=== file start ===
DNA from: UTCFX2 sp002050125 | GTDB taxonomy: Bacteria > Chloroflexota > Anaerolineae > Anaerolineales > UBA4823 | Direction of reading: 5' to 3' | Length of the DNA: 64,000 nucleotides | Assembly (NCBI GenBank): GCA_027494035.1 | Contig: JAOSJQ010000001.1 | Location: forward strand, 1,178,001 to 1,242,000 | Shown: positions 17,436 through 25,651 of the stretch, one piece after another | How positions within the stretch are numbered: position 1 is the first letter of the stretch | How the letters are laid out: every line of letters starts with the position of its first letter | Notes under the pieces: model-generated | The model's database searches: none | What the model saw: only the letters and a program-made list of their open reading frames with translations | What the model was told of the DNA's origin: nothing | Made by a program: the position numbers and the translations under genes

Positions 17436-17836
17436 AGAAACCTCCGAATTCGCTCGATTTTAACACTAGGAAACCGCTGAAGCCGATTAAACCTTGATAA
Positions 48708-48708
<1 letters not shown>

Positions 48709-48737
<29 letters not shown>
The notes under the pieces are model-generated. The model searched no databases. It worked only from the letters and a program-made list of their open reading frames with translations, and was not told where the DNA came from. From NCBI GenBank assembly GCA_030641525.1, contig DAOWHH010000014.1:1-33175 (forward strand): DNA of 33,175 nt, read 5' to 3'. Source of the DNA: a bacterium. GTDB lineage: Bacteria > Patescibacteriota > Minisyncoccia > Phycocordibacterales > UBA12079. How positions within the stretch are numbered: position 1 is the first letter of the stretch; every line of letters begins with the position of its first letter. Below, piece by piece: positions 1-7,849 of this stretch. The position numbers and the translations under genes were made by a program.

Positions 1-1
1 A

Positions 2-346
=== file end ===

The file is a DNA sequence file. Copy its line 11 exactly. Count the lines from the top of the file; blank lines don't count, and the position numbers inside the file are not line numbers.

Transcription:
Positions 2-346